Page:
And that’s our goal – being understood, not finding someone to blame.

Time Travel Art: Fantastic Video

It takes a lot for art to excite me.  But when I stumble upon a time-travel-themed YouTube video inspired by Dr. Who and Edward Gorey… I feel the urge to share it with everyone.  Yes, it’s every bit as cool as it sounds. The video is by ‘MaryDoodles’, who produces time-lapse videos of herself painting – but this time she found a way to work time-travel into the delivery as well as the content. You’ll just have to watch it:

I found myself hitting ‘replay’ over and over, figuring out how the hell she did it, spotting new things I’d missed (did you see all the things tying the scenes together?  How about the TARDIS?), and trying to piece the plot together. Alas, she’s not giving hints about the story she intended:

The discussions on Youtube are quite fun to watch as people try and piece together the order of events and what happened. I’ve decided to hold my tongue on this matter. There is an intentional order to the story but the fact that other people are seeing different orders of events, character relations and catalysts I figured I’d just leave my opinions out of it. It’s almost like a personality test when you hear someone’s take on the video. There are those that take the “glass is half empty” approach while others say the “glass is half full”. Happy ending? Tragic ending?”

I’m still making up my mind. Curiosity is a wonderful emotion, and I think the ambiguity is actually a positive factor.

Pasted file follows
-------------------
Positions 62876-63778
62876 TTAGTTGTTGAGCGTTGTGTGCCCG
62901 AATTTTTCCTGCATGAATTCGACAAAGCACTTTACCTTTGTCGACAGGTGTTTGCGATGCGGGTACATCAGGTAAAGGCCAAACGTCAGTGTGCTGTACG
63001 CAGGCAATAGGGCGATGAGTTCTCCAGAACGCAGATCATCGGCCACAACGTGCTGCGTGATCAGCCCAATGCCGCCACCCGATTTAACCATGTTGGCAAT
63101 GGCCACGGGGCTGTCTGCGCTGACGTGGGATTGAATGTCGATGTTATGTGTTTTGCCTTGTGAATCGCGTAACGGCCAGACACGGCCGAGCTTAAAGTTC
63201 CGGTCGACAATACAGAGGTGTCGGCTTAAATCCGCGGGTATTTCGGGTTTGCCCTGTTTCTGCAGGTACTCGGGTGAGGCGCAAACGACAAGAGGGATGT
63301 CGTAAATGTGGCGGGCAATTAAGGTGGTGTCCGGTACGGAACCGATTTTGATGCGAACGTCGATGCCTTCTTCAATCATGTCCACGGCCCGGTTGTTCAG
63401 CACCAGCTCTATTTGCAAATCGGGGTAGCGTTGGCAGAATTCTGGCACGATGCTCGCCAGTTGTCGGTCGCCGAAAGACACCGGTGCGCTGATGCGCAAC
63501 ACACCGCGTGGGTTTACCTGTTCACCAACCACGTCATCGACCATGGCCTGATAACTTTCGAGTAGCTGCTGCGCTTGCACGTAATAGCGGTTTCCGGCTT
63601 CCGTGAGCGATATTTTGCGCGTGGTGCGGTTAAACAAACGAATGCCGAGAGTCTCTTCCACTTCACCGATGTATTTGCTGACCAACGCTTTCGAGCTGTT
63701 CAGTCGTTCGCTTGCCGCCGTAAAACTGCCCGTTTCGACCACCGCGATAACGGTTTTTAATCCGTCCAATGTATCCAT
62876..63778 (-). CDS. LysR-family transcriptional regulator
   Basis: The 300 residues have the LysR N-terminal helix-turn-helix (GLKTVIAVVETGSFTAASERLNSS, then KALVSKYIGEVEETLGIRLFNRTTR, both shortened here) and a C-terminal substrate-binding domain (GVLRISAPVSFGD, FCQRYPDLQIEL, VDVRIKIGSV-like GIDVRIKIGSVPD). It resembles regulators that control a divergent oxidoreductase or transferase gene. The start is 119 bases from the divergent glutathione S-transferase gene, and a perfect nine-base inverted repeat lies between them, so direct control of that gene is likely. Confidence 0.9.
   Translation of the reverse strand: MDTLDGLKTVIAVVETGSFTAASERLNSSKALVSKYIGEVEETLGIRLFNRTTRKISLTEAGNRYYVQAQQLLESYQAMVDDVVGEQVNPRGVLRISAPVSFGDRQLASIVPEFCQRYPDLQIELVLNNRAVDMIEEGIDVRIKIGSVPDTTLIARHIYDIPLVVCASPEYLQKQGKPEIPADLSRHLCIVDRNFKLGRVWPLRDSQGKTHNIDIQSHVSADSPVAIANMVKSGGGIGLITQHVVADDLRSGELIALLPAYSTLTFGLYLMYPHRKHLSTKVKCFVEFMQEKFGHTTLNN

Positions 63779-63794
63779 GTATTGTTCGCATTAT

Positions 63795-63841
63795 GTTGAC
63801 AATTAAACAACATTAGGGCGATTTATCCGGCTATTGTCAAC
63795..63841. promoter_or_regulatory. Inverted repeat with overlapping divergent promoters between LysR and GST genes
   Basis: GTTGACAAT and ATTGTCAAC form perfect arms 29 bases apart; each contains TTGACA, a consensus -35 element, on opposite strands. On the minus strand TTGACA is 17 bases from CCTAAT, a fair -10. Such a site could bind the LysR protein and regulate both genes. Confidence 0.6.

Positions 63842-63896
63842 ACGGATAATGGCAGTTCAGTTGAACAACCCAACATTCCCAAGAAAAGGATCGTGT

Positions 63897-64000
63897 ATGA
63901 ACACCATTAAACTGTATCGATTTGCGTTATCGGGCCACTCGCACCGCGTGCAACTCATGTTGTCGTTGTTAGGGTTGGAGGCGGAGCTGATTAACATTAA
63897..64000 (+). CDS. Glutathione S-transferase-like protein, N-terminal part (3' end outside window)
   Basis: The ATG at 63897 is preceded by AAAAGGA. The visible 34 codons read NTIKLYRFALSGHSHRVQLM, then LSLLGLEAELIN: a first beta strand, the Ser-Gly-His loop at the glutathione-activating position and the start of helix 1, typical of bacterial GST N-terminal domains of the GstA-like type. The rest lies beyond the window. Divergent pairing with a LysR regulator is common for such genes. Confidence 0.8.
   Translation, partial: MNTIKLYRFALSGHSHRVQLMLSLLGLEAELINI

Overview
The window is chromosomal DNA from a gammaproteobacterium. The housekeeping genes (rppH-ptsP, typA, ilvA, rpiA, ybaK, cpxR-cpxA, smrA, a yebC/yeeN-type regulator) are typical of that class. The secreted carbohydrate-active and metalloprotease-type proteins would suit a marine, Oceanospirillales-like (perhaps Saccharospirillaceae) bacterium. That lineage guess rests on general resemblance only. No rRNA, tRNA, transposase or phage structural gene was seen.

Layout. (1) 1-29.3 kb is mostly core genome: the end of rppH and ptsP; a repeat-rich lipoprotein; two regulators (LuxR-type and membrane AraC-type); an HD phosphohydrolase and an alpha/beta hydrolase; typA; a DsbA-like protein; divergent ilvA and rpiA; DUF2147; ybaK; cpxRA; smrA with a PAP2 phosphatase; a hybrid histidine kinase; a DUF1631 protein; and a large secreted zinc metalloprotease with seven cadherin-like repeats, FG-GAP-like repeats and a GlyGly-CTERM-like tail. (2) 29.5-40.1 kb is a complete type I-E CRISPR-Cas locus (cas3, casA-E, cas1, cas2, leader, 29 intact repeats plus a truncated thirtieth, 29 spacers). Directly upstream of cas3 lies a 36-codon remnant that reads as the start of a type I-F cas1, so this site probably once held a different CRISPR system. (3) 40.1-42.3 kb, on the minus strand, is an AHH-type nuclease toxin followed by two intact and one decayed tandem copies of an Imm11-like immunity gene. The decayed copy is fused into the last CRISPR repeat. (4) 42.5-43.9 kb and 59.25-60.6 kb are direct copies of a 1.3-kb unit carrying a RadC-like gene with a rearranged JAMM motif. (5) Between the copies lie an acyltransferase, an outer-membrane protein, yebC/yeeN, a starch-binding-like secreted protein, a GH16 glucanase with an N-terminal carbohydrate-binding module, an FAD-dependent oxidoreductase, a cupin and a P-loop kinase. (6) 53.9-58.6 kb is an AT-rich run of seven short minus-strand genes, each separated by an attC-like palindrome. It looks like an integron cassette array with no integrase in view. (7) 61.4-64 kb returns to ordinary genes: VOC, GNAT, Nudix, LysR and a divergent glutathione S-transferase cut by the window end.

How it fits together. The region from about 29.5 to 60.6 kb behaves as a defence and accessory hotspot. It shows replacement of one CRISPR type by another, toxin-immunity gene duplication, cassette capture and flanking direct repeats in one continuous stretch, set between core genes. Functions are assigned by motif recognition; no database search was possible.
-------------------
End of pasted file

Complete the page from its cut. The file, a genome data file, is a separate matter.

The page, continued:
Stereotypical koans take the ambiguity too far – “What is the sound of one hand clapping?” is just a broadside assault on semantics – but this is pleasantly confusing to me, like a puzzle.

Pick a name for a rationality non-profit!

ImageMy new job is basically my dream job: I just moved to the Bay area to help launch a non-profit devoted to teaching rationality.

But we need your help settling on a name. We’ve got it narrowed down to three contenders; click here to vote for your favorite. Thanks!

The Simulation Hypothesis and the Problem of Evil

ImageIn this special live episode recorded at the 2012 Northeast Conference on Science and Skepticism, Massimo and I discuss the “simulation argument” — the case that it’s roughly 20% likely that we live in a computer simulation — and the surprising implications that argument has for religion. Our guest is philosopher David Kyle Johnson, who is professor of philosophy at King’s College and author of the blog “Plato on Pop” for Psychology Today, and who hosts his own podcast at Elaborating on an article he recently published in the journal Philo, Johnson lays out the simulation argument and his own insight into how it might solve the age-old Problem of Evil (i.e., “How is it possible that an all-powerful, all-knowing, and good God could allow evil to occur in the world?”). As usual, Massimo and I have plenty of questions and comments!

Rationally Speaking Episode #59